5 long reads for the Bank Holiday Weekend
17 May 2017
By The Window Seat
If you're looking for something to do for the upcoming Bank Holiday Weekend, you've come to the right place. We've listed 5 long books for you to sink your teeth into, guaranteed to make good use of that little bit of extra time.
If long books aren't your thing, our friends at Picador have listed 21 great novels under 200 pages
so that you can finish many books this Bank Holiday.
At the court of Chancery, the interminable law suit of Jarndyce and Jarndyce rolls on and on, encompassing so many diverse characters in its thrall like the fog that smothers the great city of London, including Esther Summerson, the heroine of the novel and one of Dickens' more feisty and characterful leading ladies. We are drawn in and fascinated by the complex set of relationships at all levels of society, from Sir Leicester and Lady Dedlock, cocooned in their stately home in Lincolnshire, to Jo, the crossing sweeper in the hell hole known as Tom-All-Alone's. In none of Charles Dickens' other novels is the canvas broader, the sweep more inclusive, the linguistic texture richer and the gallery of comic grotesques more extraordinary.
While Bleak House is a condemnation of the corruption at the heart of English society, it is also a love story and a murder mystery. And, it is wonderful entertainment. This is Charles Dickens' longest novel, with this edition coming in at 1288 pages.
Set against the dramatic backdrop of the American Civil War, Margaret Mitchell's magnificent historical epic is an unforgettable tale of love and loss, of a nation mortally divided and a people forever changed. Above all, it is the story of beautiful, ruthless Scarlett O'Hara and the dashing soldier of fortune, Rhett Butler.
With 1008 pages, you're sure to become invested in the characters and storyline. Bonus: there's a film adaptation that comes in at just under 4 hours long if you've finished the book and want more.
Across 848 pages, Rasputin will leave you asking many questions:
• Was he really a horse thief and a hard-drinking ruffian in his youth? Was he a a devout Orthodox Christian, or was he in fact a just a fake holy man?
• Are the stories of his enormous sexual drive, debauchery, and drunken orgies true or simply a myth?
• How did he come to know the emperor and empress and to wield so much influence over them?
• What was the source of his healing power? Was Rasputin running the government in the final years of his life?
Drawing on major new sources hitherto unexamined by western historians, Douglas Smith’s book is be the definitive biography of this extraordinary figure for a generation.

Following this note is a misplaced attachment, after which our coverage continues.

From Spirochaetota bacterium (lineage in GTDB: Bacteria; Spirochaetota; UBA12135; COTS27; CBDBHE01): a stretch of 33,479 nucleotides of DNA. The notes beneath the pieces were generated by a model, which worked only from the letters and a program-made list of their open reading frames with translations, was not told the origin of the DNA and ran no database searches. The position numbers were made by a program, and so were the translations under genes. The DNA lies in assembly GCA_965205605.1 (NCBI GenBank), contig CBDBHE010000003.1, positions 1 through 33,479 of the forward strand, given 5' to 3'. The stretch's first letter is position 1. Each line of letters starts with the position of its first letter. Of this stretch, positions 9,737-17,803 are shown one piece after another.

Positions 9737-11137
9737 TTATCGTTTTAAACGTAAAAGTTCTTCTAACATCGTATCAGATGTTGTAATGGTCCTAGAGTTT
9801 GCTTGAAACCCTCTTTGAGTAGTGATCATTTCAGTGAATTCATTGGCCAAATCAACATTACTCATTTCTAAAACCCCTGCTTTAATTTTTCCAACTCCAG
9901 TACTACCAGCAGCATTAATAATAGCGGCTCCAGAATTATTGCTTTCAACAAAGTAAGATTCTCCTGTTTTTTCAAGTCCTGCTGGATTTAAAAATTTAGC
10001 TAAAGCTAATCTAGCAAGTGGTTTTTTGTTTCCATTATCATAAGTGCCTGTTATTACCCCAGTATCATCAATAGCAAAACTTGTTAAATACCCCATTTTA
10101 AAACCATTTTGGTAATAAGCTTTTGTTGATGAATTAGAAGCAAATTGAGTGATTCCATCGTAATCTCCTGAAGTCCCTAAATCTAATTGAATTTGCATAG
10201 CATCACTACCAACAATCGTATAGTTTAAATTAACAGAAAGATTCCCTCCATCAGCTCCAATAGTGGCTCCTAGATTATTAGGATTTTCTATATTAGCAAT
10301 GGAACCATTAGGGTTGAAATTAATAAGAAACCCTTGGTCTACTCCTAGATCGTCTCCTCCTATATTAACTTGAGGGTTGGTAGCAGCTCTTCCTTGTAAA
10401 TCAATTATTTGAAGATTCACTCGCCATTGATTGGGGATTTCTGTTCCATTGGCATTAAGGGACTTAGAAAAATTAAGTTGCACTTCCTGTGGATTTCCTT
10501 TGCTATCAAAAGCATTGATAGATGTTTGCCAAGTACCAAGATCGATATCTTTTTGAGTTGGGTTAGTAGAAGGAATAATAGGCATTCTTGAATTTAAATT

When four graduates from a small Massachusetts college move to New York to make their way, they're broke, adrift, and buoyed only by their friendship and ambition. There is kind, handsome Willem, an aspiring actor; JB, a quick-witted, sometimes cruel Brooklyn-born painter seeking entry to the art world; Malcolm, a frustrated architect at a prominent firm; and withdrawn, brilliant, enigmatic Jude, who serves as their centre of gravity.
Over the decades, their relationships deepen and darken, tinged by addiction, success, and pride. Yet their greatest challenge, each comes to realize, is Jude himself, by midlife a terrifyingly talented litigator yet an increasingly broken man, his mind and body scarred by an unspeakable childhood, and haunted by what he fears is a degree of trauma that he'll not only be unable to overcome - but that will define his life forever.
This book is 737 pages and has been shortlisted for many awards, not least the Man Booker Prize and the National Book Awards.
The metropolis of New Crobuzon sprawls at the centre of its own bewildering world. Humans and mutants and arcane races throng the gloom beneath its chimneys, where the rivers are sluggish with unnatural effluent, and factories and foundries pound into the night. For more than a thousand years, the parliament and its brutal militia have ruled over a vast array of workers and artists, spies, magicians, junkies and whores. Now a stranger has come, with a pocketful of gold and an impossible demand, and inadvertently something unthinkable is released.
Soon the city is gripped by an alien terror - and the fate of millions depends on a clutch of outcasts on the run from lawmakers and crime-lords alike. The urban nightscape becomes a hunting ground as battles rage in the shadows of bizarre buildings. And a reckoning is due at the city's heart, in the vast edifice of Perdido Street Station. It is too late to escape.
This book comes in at 880 pages and there's good news: it's the first in a series so if you enjoy it, there's plenty more.
Watch our #BookBreak video below for more information about these 5 long reads: